His contention is that M3 (in red) assumes the truth of the argument's conclusion (that a supreme being exists).

First, I would like to take a look at these premises, and add two more("G" standing for General):

G1: If Y is X, then Y's negation is not X.

L1: If a statement is true, then its negation is not a true statement.

M1: If a property is a perfection, then its negation is not a perfection.

G2: X's entail only X's.

L2: True statements entail only true statements.

M2: Perfections entail only Perfections.

M3: Supremacy is a perfection.

Now, can we formulate an L3 and G3 in order to show that M3 does not beg the question? I think we can, in this way:

L3: Statement Z is a true statement.

G3: Z is an X.

So, we are left with the following:

G1: If Y is X, then Y's negation is not X.

G2: X's entail only X's.

G3: Z is an X.

L1: If a statement is true, then its negation is not a true statement.

L2: True statements entail only true statements.

L3: Statement Z is a true statement.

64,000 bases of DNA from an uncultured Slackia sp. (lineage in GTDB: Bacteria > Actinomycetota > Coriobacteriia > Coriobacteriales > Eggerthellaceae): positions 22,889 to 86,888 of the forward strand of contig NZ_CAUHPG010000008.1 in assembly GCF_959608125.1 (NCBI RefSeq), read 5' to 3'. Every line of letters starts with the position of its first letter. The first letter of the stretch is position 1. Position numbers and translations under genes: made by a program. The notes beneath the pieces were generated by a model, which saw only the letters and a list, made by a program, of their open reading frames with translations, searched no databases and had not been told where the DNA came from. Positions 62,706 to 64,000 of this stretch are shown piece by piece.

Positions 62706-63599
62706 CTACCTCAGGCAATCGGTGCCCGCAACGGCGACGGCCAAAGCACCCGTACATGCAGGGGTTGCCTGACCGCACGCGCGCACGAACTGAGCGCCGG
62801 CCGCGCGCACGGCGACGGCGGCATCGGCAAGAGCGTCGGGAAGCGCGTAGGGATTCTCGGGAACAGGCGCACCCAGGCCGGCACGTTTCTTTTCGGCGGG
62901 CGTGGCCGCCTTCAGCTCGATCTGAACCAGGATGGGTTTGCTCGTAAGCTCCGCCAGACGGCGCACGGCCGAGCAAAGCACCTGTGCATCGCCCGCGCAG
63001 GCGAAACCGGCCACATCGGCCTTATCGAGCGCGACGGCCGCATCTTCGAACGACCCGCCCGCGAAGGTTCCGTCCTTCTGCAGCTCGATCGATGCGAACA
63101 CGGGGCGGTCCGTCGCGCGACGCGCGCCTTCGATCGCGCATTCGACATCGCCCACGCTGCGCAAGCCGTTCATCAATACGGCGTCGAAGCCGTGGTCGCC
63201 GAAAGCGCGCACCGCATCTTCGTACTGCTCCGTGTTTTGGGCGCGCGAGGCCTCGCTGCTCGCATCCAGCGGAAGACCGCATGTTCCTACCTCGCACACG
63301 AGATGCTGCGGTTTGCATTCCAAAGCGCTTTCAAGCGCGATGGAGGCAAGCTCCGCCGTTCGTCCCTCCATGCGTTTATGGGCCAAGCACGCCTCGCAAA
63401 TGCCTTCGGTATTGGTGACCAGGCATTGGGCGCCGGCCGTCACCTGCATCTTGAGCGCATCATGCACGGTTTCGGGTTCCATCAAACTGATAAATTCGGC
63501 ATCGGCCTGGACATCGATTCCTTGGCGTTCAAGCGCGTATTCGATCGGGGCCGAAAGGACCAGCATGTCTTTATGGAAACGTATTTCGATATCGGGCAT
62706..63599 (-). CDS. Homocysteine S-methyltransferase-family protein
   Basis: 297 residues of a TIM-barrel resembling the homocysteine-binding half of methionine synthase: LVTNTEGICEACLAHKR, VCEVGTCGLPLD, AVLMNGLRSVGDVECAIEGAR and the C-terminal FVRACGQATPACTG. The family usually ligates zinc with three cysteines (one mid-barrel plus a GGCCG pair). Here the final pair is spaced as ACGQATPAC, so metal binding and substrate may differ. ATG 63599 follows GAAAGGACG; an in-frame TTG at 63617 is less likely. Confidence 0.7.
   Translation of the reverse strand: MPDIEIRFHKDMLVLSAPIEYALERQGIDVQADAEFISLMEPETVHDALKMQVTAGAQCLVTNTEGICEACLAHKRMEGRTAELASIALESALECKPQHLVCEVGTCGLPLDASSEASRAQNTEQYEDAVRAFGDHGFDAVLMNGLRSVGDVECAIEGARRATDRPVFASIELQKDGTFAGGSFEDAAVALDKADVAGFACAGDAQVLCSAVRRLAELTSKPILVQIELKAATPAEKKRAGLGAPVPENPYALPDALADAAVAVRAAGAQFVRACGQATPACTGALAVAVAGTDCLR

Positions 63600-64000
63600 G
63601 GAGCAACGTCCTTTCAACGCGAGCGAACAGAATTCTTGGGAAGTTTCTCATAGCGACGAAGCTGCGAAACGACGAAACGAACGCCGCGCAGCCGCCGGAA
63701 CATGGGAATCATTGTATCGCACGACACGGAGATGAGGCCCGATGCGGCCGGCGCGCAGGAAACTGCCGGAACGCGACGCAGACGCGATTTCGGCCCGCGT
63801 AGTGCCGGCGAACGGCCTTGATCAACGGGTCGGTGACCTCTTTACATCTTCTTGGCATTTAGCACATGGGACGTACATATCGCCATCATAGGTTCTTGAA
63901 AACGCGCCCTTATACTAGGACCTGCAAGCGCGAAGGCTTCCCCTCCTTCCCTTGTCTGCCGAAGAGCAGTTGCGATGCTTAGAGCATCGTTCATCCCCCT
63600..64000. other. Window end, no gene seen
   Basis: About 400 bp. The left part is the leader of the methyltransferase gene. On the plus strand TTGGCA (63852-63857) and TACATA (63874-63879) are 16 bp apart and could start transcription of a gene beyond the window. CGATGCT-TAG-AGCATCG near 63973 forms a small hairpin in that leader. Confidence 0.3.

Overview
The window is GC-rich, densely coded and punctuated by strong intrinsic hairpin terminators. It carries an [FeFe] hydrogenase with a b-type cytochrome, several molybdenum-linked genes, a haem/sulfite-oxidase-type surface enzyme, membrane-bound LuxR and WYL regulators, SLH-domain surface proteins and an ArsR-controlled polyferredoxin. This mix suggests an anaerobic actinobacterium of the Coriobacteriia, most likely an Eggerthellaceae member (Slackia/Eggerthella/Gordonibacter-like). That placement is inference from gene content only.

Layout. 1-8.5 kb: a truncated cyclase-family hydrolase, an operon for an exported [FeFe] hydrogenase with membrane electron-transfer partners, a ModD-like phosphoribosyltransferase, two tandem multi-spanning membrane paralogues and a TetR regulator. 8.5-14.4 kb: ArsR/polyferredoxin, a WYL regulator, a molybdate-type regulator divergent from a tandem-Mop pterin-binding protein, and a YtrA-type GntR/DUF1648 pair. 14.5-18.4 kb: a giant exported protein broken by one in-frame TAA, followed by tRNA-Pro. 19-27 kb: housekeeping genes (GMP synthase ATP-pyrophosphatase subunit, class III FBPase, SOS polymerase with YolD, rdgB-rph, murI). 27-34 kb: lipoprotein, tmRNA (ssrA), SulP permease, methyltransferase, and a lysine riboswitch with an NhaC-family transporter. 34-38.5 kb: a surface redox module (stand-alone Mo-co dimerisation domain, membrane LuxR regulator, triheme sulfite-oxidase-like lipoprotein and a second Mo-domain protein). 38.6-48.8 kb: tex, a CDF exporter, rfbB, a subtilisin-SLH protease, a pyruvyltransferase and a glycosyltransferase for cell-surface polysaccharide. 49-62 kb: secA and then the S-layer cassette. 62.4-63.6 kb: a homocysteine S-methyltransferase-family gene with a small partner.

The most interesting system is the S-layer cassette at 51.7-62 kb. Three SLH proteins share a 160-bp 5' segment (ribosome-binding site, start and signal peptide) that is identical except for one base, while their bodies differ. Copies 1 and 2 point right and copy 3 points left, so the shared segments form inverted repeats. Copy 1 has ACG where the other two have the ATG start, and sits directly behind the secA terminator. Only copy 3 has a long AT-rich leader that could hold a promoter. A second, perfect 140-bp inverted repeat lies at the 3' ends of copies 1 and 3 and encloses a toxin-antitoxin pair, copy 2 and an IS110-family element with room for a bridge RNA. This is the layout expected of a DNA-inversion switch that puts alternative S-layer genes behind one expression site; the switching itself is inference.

Maydole gives the following definitions:

Perfection: a property that it is necessarily better to have than not.

Supremacy: the property that a thing has if and only if it is impossible for something to be greater and impossible for there to be something else than which it is not greater.

and defends M3 thus:

M3-1: For every Z, all of the nontautological essential properties entailed by Z are perfections if and only if the property of being a Z is a perfection.

M3-2: Every nontautological essential property entailed by the property of being supreme is a perfection.

M3: The property of being supreme is a perfection.

He also writes:

...and M3 is true because it is reasonable to assume that a thing is supreme if and only if it is necessarily greater than everything else solely by virtue of having some set of perfections, making the extension of the property of being supreme identical with the intersection of the extensions of those perfections.

We could analyze M3 using the definitions of "supremacy" and "perfection" given above in the following manner:

It is necessarily better for a being that (it is impossible for something to be greater than that being) and (it is impossible for there to be something else than which it is not greater).

Notice here that "existence" is not included. Instead, Maydole argues (in appendix 2) that M1 - M3 imply that it is possible that a Supreme Being exists. He then goes on to provide a deduction showing that the conclusion of the deduction in appendix 2 entails that a supreme being exists.

Conclusion - if Maydole begs the question, it is NOT in premise M3.

[Source: Maydole, Robert. The Ontological Argument, The Blackwell Companion to Natural Theology. 2009]